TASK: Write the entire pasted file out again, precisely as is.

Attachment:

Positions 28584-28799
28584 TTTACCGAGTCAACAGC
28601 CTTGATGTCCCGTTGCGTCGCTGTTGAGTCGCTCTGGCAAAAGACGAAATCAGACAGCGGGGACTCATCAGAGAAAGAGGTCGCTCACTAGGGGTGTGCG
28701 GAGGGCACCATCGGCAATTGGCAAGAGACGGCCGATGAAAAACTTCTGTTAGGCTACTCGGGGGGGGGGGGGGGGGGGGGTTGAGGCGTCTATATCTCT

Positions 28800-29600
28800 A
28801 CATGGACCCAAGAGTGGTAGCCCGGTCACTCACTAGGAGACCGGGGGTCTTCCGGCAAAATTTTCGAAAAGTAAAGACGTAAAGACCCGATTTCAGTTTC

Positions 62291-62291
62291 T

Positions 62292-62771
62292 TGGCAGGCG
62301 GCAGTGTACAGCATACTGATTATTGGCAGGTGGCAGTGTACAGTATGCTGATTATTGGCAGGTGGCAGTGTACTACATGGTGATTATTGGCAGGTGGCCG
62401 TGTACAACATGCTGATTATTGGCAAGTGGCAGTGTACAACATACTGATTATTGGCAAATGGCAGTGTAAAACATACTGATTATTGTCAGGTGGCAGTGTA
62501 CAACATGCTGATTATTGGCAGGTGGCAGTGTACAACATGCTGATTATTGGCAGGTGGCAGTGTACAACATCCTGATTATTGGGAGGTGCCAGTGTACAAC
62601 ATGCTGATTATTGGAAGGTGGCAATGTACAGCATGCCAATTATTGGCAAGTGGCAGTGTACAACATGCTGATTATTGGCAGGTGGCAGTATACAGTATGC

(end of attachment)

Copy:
Positions 28584-28799
28584 TTTACCGAGTCAACAGC
28601 CTTGATGTCCCGTTGCGTCGCTGTTGAGTCGCTCTGGCAAAAGACGAAATCAGACAGCGGGGACTCATCAGAGAAAGAGGTCGCTCACTAGGGGTGTGCG
28701 GAGGGCACCATCGGCAATTGGCAAGAGACGGCCGATGAAAAACTTCTGTTAGGCTACTCGGGGGGGGGGGGGGGGGGGGGTTGAGGCGTCTATATCTCT

Positions 28800-29600
28800 A
28801 CATGGACCCAAGAGTGGTAGCCCGGTCACTCACTAGGAGACCGGGGGTCTTCCGGCAAAATTTTCGAAAAGTAAAGACGTAAAGACCCGATTTCAGTTTC

Positions 62291-62291
62291 T

Positions 62292-62771
62292 TGGCAGGCG
62301 GCAGTGTACAGCATACTGATTATTGGCAGGTGGCAGTGTACAGTATGCTGATTATTGGCAGGTGGCAGTGTACTACATGGTGATTATTGGCAGGTGGCCG
62401 TGTACAACATGCTGATTATTGGCAAGTGGCAGTGTACAACATACTGATTATTGGCAAATGGCAGTGTAAAACATACTGATTATTGTCAGGTGGCAGTGTA
62501 CAACATGCTGATTATTGGCAGGTGGCAGTGTACAACATGCTGATTATTGGCAGGTGGCAGTGTACAACATCCTGATTATTGGGAGGTGCCAGTGTACAAC
62601 ATGCTGATTATTGGAAGGTGGCAATGTACAGCATGCCAATTATTGGCAAGTGGCAGTGTACAACATGCTGATTATTGGCAGGTGGCAGTATACAGTATGC